Posted by Anthony Demangone
Does the CFPB even need a director? Last week, I would have said that the answer to that question was quite clear. Today, I'm not so sure.
When U.S. Congressmen voted on the Dodd-Frank legislation regarding the CFPB, it was understood that the new agency would be run by a director that had to pass through the Senate confirmation process. That was a very important concept, because those Congressmen who were on the fence about whether the new CFPB would have too much power could calm their fears knowing that the Director was subject to confirmation. If a possible director had some flaw or had ideas that made too many Senators uncomfortable, that person would not be confirmed, or more likely - would not even be put forward into the confirmation process.
The naming of Elizabeth Warren as a Special Advisor to the President did ruffle some feathers, as that move seemed to run counter to the Dodd-Frank confirmation process. This trend has been exacerbated by recent news that the officials from Treasury Department are confident that the CFPB can run just fine without a confirmed Director - even after the official transfer date has come and gone. Read more about this development here. (Bank Lawyer's Blog.)
This development is a bit troubling. Having a Senate-confirmed director is a well-designed example of "checks and balances." Anyone who sat in Civics 101 can tell you that the fewer checks and balances you have, you'll see a greater likelihood for shenanigans. Checks and balances: good. Shenanigans: bad. I know that a Director will eventually be named, but the longer the CFPB is allowed to function without one…well…shenanigans. That’s all I can say.
OFAC. OFAC has issued guidance on "Weak AKAs" or "weak aliases." If you look at the SDN list, you'll see that many entries have AKAs or "known aliases" included with the entry. OFAC notes that many of these are "weak," as they'll trigger a few false positives. OFAC is now noting which AKAs are weak. For example, in the .pdf version of the SDN list, weak AKAs are inside double quotations. Here are some FAQs about weak AKAs:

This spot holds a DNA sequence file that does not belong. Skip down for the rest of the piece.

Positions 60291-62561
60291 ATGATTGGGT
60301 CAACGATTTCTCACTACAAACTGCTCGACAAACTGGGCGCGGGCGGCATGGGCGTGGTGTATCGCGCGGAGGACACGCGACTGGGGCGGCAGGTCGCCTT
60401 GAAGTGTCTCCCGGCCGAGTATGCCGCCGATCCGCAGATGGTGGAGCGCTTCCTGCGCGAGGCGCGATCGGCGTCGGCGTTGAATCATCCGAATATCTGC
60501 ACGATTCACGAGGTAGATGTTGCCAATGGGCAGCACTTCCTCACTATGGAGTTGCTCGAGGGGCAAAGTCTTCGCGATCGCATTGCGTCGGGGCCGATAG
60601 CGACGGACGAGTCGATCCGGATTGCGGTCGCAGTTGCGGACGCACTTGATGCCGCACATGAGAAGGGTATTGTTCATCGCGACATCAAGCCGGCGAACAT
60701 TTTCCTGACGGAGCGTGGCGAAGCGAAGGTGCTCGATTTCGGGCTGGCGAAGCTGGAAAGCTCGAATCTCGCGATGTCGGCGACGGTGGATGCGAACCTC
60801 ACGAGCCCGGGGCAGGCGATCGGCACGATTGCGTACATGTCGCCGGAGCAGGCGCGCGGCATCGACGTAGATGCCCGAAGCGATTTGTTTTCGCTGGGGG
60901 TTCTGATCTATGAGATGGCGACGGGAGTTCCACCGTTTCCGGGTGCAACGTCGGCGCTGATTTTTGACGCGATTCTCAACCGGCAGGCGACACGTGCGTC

Am I required to screen for weak aliases (AKAs)?
OFAC’s regulations do not explicitly require any specific screening regime. Financial institutions and others must make screening choices based on their circumstances and compliance approach. As a general matter, though, OFAC does not expect that persons will screen for weak AKAs, but expects that such AKAs may be used to help determine whether a “hit” arising from other information is accurate.
Will I be penalized for processing an unauthorized transaction involving a weak alias (AKA)?
A person who processes an unauthorized transaction involving an SDN has violated U.S. law and may be subject to an enforcement action. Generally speaking, however, if (i) the only sanctions reference in the transaction is a weak AKA, (ii) the person involved in the processing had no other reason to know that the transaction involved an SDN or was otherwise in violation of U.S. law, and (iii) the person maintains a rigorous risk-based compliance program, OFAC will not issue a civil penalty against an individual or entity for processing such a transaction.